William Faulkner (September 25, 1897 – July 6, 1962) was a Nobel Prize-winning American author. One of the most influential writers of the 20th century, his reputation is based on his novels, novellas and short stories. He was also a published poet and an occasional screenwriter.
Most of Faulkner’s works are set in his native state of Mississippi. He is considered one of the most important Southern writers along with Mark Twain, Robert Penn Warren, Flannery O’Connor, Truman Capote, Eudora Welty, and Tennessee Williams.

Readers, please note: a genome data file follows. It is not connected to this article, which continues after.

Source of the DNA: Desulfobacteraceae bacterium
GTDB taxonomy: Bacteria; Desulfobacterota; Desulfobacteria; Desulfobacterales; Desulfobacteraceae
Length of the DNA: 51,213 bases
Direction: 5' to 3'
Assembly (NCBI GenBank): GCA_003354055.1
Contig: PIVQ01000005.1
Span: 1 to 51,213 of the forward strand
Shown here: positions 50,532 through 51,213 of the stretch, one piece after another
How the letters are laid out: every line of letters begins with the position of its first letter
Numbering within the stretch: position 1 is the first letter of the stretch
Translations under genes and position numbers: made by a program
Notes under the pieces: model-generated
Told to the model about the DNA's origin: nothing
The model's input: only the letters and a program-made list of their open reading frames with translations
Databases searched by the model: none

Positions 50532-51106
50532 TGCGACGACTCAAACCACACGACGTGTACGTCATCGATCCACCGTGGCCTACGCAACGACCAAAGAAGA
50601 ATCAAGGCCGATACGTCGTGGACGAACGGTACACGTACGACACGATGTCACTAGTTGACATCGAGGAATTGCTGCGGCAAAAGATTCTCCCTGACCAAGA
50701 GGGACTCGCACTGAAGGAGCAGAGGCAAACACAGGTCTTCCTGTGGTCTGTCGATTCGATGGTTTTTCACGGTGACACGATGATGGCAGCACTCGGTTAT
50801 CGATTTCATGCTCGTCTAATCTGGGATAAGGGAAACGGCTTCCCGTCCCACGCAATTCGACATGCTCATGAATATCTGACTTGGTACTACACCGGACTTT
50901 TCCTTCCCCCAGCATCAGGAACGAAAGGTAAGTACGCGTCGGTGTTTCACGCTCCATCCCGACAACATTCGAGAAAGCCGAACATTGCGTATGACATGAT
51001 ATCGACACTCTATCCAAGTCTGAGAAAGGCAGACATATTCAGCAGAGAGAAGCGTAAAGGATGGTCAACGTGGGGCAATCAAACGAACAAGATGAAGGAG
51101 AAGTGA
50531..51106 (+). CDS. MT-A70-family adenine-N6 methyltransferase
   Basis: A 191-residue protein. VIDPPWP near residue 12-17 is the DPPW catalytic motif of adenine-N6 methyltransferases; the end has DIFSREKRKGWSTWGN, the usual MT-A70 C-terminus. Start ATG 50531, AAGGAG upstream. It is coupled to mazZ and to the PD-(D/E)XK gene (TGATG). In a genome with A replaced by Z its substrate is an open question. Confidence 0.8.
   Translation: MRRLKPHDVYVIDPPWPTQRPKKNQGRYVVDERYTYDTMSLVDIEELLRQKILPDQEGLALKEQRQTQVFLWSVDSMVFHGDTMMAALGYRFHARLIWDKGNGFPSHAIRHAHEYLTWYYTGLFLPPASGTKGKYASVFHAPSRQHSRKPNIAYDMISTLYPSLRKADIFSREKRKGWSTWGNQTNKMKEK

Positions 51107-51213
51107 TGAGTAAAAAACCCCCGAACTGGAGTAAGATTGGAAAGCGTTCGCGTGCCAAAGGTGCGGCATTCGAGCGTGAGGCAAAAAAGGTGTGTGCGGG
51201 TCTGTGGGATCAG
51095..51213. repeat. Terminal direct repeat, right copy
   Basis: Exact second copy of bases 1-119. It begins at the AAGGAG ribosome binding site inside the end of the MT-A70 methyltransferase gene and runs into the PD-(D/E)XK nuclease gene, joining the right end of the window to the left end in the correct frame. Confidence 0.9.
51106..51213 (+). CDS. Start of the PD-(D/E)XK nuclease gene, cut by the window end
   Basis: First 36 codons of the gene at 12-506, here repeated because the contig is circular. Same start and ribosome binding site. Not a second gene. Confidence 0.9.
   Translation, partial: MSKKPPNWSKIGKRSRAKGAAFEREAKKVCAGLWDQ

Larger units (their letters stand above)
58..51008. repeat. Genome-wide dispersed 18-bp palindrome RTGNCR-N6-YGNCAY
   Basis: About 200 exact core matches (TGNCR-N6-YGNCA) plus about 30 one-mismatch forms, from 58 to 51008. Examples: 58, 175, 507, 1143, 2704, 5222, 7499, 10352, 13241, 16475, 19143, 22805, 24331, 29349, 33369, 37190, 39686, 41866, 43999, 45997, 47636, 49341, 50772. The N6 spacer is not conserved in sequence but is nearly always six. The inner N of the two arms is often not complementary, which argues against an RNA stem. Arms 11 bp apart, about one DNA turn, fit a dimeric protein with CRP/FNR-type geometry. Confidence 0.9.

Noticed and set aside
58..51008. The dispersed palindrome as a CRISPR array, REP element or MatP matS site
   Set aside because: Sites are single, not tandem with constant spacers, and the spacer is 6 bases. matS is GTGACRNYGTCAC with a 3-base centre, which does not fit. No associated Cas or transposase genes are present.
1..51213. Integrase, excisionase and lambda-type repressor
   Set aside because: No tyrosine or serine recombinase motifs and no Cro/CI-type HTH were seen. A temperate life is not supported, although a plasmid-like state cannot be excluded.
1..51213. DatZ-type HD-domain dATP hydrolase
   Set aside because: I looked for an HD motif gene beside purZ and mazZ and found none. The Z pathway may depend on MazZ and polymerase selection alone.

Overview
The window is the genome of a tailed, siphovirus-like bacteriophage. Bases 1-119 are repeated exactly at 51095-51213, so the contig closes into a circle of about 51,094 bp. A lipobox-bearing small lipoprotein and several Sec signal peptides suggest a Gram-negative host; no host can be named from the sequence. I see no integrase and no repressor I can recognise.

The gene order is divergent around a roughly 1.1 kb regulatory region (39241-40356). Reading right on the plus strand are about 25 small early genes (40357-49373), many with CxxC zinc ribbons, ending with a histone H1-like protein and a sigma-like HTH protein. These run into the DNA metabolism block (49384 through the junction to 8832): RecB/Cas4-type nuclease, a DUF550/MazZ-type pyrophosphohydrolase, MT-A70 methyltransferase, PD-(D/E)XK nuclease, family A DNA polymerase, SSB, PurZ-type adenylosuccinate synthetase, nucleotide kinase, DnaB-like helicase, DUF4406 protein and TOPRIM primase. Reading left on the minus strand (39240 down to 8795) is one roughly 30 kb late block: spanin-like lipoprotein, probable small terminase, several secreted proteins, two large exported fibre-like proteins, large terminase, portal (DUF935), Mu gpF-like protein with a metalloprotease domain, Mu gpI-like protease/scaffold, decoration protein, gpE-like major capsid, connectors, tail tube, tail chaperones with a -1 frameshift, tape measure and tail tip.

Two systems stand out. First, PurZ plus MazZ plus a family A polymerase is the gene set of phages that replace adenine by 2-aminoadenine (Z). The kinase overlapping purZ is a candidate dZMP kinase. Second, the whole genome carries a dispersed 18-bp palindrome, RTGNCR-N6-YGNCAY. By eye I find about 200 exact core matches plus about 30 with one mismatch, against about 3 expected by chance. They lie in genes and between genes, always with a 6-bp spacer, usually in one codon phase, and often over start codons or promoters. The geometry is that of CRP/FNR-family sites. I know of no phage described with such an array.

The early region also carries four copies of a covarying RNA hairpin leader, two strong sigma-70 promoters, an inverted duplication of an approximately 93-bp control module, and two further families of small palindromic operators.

While his work was published regularly starting in the mid 1920s, Faulkner was relatively unknown before receiving the 1949 Nobel Prize in Literature. Since then, he has often been cited as one of the most important writers in the history of American literature.